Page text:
TME normalization strategy
To facilitate robust deconvolution of these tumor microenvironment (TME) effects, Methylayer uses an unsupervised approach relying on analysis of the cross-correlations between gene expression profiles with promoter methylation signatures.
In broad strokes, Methylayer’s normalization strategy is to (A) Compute cross-correlation between gene expression and promoter methylation. (B) Cluster the cross-correlation matrix to identify TME expression signatures (i.e., groups of TME genes that affect promoter methylation). (C) Use the Euclidean distance in the 2D space of these signatures to identify the K-nearest neighbors of each tumor. (D) Subtract from the raw-methylation value of each tumor the mean methylation of its K neighbors.
(A, B) Basic cross-correlation of expression and methylation profiles
We matched promoter methylation and gene expression profiles using Refseq annotations. Alternative promoters were resolved by selecting the promoter with the minimal average methylation value in the normal samples.
Cross-correlation matrices were generated (Extended Data Fig. 2a, b) by computing Pearson correlation between log-transformed expression levels and raw-methylation levels of promoters. We computed these values separately for ER+/ER− and normal samples. Loci with mean methylation value lower than 0.1 or higher than 0.9 were excluded. We used only rows (expression profiles) and columns (methylation profiles) that had at least one correlation value greater than 0.25 or smaller than −0.25. This gave rise to a matrix on 2701 loci and 5879 genes (3525 and 11,054 in ER−) that were clustered using hierarchical clustering on the Euclidian distances, with agglomeration method “ward.D2”. Thirty clusters were then extracted by cutting the tree.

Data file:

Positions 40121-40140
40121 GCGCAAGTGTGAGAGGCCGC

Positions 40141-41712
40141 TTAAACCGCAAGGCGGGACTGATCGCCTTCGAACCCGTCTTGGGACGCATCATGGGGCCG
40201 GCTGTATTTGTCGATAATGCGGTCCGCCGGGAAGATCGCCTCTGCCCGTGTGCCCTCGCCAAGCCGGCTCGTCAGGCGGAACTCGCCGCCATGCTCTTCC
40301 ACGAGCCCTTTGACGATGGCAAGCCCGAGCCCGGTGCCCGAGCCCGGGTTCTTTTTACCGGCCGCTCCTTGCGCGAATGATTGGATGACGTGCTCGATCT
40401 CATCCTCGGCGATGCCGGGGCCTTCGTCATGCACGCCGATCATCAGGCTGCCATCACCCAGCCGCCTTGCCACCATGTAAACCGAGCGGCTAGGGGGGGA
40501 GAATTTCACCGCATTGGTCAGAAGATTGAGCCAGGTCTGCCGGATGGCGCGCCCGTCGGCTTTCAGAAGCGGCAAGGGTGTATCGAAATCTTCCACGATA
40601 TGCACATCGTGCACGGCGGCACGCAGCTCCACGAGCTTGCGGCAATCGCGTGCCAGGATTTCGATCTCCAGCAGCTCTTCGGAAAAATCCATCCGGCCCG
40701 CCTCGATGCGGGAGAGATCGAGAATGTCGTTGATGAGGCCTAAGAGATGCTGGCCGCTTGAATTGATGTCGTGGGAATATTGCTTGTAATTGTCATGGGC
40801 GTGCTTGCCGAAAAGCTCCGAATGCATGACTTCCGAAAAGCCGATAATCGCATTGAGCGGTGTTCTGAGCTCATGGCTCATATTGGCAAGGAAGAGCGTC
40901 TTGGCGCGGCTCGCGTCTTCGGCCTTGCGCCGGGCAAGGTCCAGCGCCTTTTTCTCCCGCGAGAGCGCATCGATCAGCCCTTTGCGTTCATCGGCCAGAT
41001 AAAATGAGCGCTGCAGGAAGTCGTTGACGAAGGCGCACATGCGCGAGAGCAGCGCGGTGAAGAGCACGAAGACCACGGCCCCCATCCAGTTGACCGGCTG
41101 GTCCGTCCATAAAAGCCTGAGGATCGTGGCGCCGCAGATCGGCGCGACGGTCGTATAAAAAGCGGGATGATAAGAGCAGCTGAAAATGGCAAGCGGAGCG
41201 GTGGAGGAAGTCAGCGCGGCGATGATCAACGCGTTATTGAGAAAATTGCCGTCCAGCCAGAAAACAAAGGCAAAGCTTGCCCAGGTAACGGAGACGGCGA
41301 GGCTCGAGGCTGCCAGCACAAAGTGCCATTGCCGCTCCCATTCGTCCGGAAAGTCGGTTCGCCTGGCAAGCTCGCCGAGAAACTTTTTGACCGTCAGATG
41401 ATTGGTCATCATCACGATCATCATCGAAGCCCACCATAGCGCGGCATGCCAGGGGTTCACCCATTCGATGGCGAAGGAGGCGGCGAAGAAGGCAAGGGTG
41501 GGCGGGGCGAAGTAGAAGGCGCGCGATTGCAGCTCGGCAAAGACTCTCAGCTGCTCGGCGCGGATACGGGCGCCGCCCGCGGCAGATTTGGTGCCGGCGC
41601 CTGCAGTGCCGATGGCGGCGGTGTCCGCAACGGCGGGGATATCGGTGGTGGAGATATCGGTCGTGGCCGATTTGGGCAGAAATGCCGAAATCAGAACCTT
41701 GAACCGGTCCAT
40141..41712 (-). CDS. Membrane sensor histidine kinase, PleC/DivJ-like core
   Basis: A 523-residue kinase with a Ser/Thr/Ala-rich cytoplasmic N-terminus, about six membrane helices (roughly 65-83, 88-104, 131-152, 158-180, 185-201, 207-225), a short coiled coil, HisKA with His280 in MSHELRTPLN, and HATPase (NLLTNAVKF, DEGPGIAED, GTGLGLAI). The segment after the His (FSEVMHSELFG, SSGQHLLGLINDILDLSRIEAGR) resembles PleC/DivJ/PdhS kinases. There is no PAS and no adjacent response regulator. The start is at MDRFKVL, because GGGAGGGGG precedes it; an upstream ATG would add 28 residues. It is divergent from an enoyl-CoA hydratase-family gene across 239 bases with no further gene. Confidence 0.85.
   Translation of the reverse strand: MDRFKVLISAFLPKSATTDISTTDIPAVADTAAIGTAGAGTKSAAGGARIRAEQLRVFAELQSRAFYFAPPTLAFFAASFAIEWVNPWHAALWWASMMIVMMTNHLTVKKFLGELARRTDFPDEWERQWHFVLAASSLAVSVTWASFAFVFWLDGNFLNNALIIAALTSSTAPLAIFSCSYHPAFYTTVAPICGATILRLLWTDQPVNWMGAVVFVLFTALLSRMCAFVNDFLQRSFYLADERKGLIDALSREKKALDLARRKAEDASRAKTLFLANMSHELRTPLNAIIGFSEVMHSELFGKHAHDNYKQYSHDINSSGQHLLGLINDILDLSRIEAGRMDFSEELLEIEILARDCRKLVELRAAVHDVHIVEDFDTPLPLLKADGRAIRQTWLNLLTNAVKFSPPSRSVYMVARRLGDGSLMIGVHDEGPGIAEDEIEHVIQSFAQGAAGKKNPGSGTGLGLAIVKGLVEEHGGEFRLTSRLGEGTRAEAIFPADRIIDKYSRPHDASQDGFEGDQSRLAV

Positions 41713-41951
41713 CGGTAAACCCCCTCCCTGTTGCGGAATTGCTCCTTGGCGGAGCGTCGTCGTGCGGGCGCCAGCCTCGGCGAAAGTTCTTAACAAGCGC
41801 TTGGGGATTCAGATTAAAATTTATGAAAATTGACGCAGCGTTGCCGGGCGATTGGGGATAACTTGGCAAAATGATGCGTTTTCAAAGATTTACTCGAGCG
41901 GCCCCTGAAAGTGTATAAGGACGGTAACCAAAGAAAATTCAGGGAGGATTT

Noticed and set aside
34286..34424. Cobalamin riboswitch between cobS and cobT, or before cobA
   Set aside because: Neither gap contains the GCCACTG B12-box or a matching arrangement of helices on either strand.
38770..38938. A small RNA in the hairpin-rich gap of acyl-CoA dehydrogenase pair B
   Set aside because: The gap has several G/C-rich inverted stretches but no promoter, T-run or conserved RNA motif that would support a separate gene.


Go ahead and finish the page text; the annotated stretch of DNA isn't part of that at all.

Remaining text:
(C, D) TME normalization
We used the ER+ expression–methylation cross-correlation clusters to identify an “Immune” gene cluster (clusters CE2, including ‘CD3D’ and additional 195 genes) and a “CAF” gene cluster (CE8, including ‘CAV1’ and additional 207 genes). We then computed the immune and CAF signatures of the ER+ tumors using the mean expression of the two clusters. Using Euclidean distance in the 2D space of these signatures, we identified the K-nearest neighbors (using K = 30) of each tumor. For normalization, we subtracted from the raw-methylation value of each tumor the mean methylation of its 30 neighbors. For example, gene expression associations of CAV1, the canonical CAF gene, and CD3D, the canonical T-cell gene have been normalized while cancer-relevant genes such as GATA3 and TOP2A were not affected by our normalization (Fig. 1h). We studied the impact of increasing or decreasing the total number of neighbors (Extended Data Fig. 3e). It should be noted that using smaller K values will increase noise (since the neighborhood mean methylation will become less stable), while using larger K values may lead to less effective normalization of the CAF and immune signatures (since the neighborhood becomes less homogeneous in the Immune/ CAF space).
For normalizing ER− tumors and normal samples, we used a similar procedure but reduced the K parameter to 15 in order to accommodate smaller number of samples and more homogeneous CAF/immune distribution. For ER− tumors, the immune/ CAF expression clusters were CE16 (with 345 genes) and CE18 (360 genes). For normal samples, these clusters were defined as CE3 (864 genes) and CE11 (592 genes).
We derived the TME methylation scores by averaging the methylation of all promoters that were negatively correlated (<−0.3) with the immune and CAF expression scores.